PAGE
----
SEK Studio

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SEK Studio
Native name
Chosŏn 4.26 Atong Yŏnghwa Ch'al-yŏngso
Industry Animation
Founded September 7, 1957 (1957-09-07)[1]
Headquarters Othan-dong, Central District, Pyongyang, North Korea
Key people
Jun Ok Kim
Number of employees
1,500 (2003)[2]
SEK Studio
Chosŏn'gŭl 조선4·26아동영화촬영소
Revised Romanization Joseon 4.26 Adong Yeonghwa Chwal-yeongso
McCune–Reischauer Chosŏn 4.26 Atong Yŏnghwa Ch'al-yŏngso

Scientific Educational Korea or SEK Studio (Chosŏn'gŭl조선4·26아동영화촬영소; lit. "Korean April 26 Children's Film Studio") is a North Korean animation studio, based in Othan-dong, Central District, Pyongyang.[3] SEK has done work on several animated series from Mondo TV, including Pocahontas: Princess of the American Indians[4] and Simba the King Lion,[5][6][7] (due to this two, it has been repeatedly misinformed that SEK has worked for The Walt Disney Company). SEK also has produced features such as the French science fiction epic Gandahar (The Light Years) and Empress Chung.[8]


The studio started operations in September 1957, as the April 26th Children's Film Studio.[1] Around 1985, it began to outsource animation for European television.[9] It was registered as the SEK Studio in 1997 in order to take part at an animation festival in France.[2]


As of 2003, SEK Studio employed over 1,500 people[2] and subcontracted work for over 70 companies from around the globe, including Europe, South Korea, and the United States. According to Animation Career Review, SEK is the 85th most influential animation studio of all-time.[10]


SEK has provided animation for the following works:[11]


Title Year Notes
Padre Pio 2006
The Bellflower Bunnies 2001 Season 1 (4 episodes)
Prudence Petitpas 2001
Papa Beaver's Storytime 1993 1999 episodes; credited as Studio SEK
Pif and Hercules 1989 Credited as Studio S.E.K.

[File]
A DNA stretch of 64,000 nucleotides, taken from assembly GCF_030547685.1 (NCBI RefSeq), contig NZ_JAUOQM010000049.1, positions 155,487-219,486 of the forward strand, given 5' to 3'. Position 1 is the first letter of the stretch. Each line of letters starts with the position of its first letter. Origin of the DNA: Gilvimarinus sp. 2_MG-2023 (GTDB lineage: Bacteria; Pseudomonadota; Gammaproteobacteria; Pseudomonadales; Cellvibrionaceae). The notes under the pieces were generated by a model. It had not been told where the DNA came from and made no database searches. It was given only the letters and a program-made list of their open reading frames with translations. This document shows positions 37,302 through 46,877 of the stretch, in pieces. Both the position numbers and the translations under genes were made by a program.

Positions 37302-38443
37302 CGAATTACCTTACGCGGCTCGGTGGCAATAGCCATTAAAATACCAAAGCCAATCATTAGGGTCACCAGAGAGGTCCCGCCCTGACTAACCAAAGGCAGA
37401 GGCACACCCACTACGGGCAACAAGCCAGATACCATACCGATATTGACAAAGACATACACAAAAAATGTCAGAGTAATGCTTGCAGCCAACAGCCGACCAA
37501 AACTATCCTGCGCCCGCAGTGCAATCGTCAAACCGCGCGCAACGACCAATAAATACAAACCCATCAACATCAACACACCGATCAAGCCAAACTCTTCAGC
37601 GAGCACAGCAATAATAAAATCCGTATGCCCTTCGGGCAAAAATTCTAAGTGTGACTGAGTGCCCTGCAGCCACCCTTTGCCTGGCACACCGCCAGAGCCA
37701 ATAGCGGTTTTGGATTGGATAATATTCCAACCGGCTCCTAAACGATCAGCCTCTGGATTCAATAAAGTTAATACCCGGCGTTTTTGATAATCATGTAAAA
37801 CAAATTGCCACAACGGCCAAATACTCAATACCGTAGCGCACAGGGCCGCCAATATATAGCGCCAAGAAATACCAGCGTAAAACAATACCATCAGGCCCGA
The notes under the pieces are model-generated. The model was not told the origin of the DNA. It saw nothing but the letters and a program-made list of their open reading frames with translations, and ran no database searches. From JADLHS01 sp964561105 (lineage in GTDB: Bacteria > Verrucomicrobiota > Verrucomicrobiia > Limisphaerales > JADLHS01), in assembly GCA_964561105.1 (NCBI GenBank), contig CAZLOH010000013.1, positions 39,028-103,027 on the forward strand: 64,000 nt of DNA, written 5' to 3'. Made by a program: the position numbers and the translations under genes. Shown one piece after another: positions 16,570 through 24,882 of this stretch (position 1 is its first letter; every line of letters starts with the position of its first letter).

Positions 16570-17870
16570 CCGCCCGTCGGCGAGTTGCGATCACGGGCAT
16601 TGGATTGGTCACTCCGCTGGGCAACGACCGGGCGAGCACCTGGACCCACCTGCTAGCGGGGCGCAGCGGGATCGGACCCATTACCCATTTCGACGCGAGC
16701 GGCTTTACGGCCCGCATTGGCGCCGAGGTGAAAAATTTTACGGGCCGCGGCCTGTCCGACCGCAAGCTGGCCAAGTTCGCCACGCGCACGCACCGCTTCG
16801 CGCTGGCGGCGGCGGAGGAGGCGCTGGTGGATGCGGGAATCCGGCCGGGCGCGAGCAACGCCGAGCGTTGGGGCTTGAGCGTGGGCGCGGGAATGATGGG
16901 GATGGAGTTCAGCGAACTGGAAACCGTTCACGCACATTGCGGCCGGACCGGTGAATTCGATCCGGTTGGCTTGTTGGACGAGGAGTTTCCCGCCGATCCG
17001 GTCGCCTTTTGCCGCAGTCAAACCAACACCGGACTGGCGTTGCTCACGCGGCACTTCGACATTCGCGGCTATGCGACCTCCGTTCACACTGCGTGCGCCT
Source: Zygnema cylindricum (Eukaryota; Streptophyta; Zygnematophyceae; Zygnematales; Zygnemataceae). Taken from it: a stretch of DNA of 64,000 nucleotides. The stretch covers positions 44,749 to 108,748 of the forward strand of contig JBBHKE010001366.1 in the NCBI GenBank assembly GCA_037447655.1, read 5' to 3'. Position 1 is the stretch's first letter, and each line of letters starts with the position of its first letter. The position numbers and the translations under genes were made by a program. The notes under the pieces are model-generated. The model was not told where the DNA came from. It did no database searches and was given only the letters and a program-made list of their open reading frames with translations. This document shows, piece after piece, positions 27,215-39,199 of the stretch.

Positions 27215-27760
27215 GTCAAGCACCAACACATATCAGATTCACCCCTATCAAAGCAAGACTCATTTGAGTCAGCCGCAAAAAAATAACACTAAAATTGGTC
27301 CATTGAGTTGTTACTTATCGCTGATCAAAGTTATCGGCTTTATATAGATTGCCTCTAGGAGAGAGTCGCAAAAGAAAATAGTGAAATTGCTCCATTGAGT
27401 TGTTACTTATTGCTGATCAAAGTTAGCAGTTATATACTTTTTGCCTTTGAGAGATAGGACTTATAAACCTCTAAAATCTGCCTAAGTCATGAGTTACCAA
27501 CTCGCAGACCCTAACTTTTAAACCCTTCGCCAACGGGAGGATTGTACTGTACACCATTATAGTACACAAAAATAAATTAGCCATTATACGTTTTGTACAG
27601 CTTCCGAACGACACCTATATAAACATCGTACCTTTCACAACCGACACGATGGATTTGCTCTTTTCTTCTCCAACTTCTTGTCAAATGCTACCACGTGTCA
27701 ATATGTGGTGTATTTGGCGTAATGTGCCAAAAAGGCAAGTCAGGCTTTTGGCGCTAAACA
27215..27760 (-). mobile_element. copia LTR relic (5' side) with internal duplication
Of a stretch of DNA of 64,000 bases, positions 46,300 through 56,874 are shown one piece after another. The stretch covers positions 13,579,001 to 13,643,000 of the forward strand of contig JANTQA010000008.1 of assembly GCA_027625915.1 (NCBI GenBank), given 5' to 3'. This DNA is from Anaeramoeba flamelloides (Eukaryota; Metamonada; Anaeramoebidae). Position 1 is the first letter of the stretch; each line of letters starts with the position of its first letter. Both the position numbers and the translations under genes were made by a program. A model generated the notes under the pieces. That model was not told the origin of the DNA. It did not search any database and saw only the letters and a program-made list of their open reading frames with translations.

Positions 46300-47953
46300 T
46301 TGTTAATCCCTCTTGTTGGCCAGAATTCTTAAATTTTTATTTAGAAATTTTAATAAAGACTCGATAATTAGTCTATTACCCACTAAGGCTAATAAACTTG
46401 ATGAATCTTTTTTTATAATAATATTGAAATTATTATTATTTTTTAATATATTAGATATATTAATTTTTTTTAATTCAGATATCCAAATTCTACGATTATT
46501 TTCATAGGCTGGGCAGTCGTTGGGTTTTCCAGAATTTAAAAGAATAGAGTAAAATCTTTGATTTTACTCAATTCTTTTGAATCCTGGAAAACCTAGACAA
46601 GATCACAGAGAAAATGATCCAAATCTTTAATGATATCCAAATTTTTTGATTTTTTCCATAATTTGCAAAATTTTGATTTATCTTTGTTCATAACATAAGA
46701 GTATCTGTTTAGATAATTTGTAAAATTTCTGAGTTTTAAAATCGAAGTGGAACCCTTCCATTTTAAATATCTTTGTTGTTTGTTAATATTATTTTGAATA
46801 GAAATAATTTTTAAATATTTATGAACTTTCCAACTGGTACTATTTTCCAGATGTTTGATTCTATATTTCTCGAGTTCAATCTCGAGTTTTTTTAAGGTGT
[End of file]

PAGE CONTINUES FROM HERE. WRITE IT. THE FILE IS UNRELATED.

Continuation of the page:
Clever Raccoon Dog 1987 [12]
Squirrel and Hedgehog 1976
Pocahontas: Princess of the American Indians 1998 With Mondo TV
Simba the King Lion 1997 With Mondo TV
Squirrel and Hedgehog (Series 2) (ko) [when?] Aired in the 2000s decade.


Title Year Notes
Empress Chung 2005 First animated feature produced and released simultaneously in North and South Korea[8]
Tentacolino 2004 Produced by Mondo TV[9]
Corto Maltese: La cour secrète des Arcanes 2002
The Legend of the Titanic 1999 Produced by Mondo TV[9]
Gandahar (Light Years) 1988 [9]
How Wang-Fo Was Saved 1987

In popular culture[edit]

Canadian animator and cartoonist Guy Delisle documented his experiences whilst working at the SEK Studio in his graphic novel, Pyongyang: A Journey in North Korea.[13]

See also[edit]


  1. ^ a b Yonhap News (December 26, 2001). 北`4.26아동영화촬영소` 아동영화 다수 창작 (in Korean). Tongil News. Retrieved June 23, 2013. 
  2. ^ a b c Susan Kitchens (March 3, 2003). "Axis of animation". Forbes. Retrieved June 23, 2013. 
  3. ^ "Korea SEK Company". Naenara. Archived from the original on 2005-02-13. Retrieved 2016-05-16. 
  4. ^
  5. ^ Khorsand, Solmaz (April 2007). "Knuddelachse". Datum (in German). Archived from the original on July 17, 2010. Retrieved June 24, 2013. 
  6. ^ Park Chan-Kyong (Feb 5, 2007). "North Korea supplies laughs as well as lethal weapons". North Korean Economy Watch. AFP. 
  7. ^
  8. ^ a b Russell, Mark (August 31, 2005). "Uniting the Two Koreas, in Animated Films at Least". The New York Times. 
  9. ^ a b c d "Korean-made Cartoon Films Win Popular Acclaim among Animation Film Fan[s] in Europe". PK Report from Pyongyang. The People's Korea. December 26, 2001. Retrieved June 24, 2013. 
  10. ^ Fronczak, Tom. "Top 100 Most Influential Animation Studios of All-Time". Retrieved 12 October 2012. 
  11. ^ "SEK Animation Studio [kp]". IMDb. Retrieved 12 October 2012. 
  12. ^ "Title not available" (PDF) (in Korean). Korea Culture & Travel Institute. 2012. pp. 138–39. Retrieved June 30, 2013. 
  13. ^ Delisle, Guy (2004). Pyongyang: A Journey into North Korean. Montreal: Drawn and Quarterly. 

External links[edit]